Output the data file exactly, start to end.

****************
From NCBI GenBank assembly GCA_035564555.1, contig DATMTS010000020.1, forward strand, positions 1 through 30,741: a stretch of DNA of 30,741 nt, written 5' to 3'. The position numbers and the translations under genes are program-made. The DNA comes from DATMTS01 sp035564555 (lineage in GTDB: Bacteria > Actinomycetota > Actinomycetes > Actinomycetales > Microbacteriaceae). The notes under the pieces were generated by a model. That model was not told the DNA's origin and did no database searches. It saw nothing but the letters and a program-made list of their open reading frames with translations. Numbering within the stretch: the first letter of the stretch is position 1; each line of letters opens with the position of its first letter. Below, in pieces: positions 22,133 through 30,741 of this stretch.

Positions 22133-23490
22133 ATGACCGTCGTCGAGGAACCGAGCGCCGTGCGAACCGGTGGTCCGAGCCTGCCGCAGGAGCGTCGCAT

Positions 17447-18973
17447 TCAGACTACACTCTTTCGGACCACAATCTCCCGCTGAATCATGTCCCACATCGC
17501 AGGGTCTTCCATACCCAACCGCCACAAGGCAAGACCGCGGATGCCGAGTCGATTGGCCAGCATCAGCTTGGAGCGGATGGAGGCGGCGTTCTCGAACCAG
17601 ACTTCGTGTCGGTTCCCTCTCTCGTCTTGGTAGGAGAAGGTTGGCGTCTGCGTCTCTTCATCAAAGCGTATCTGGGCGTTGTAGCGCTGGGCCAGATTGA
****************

From NCBI GenBank assembly GCA_035564555.1, contig DATMTS010000020.1, forward strand, positions 1 through 30,741: a stretch of DNA of 30,741 nt, written 5' to 3'. The position numbers and the translations under genes are program-made. The DNA comes from DATMTS01 sp035564555 (lineage in GTDB: Bacteria > Actinomycetota > Actinomycetes > Actinomycetales > Microbacteriaceae). The notes under the pieces were generated by a model. That model was not told the DNA's origin and did no database searches. It saw nothing but the letters and a program-made list of their open reading frames with translations. Numbering within the stretch: the first letter of the stretch is position 1; each line of letters opens with the position of its first letter. Below, in pieces: positions 22,133 through 30,741 of this stretch.

Positions 22133-23490
22133 ATGACCGTCGTCGAGGAACCGAGCGCCGTGCGAACCGGTGGTCCGAGCCTGCCGCAGGAGCGTCGCAT

Positions 17447-18973
17447 TCAGACTACACTCTTTCGGACCACAATCTCCCGCTGAATCATGTCCCACATCGC
17501 AGGGTCTTCCATACCCAACCGCCACAAGGCAAGACCGCGGATGCCGAGTCGATTGGCCAGCATCAGCTTGGAGCGGATGGAGGCGGCGTTCTCGAACCAG
17601 ACTTCGTGTCGGTTCCCTCTCTCGTCTTGGTAGGAGAAGGTTGGCGTCTGCGTCTCTTCATCAAAGCGTATCTGGGCGTTGTAGCGCTGGGCCAGATTGA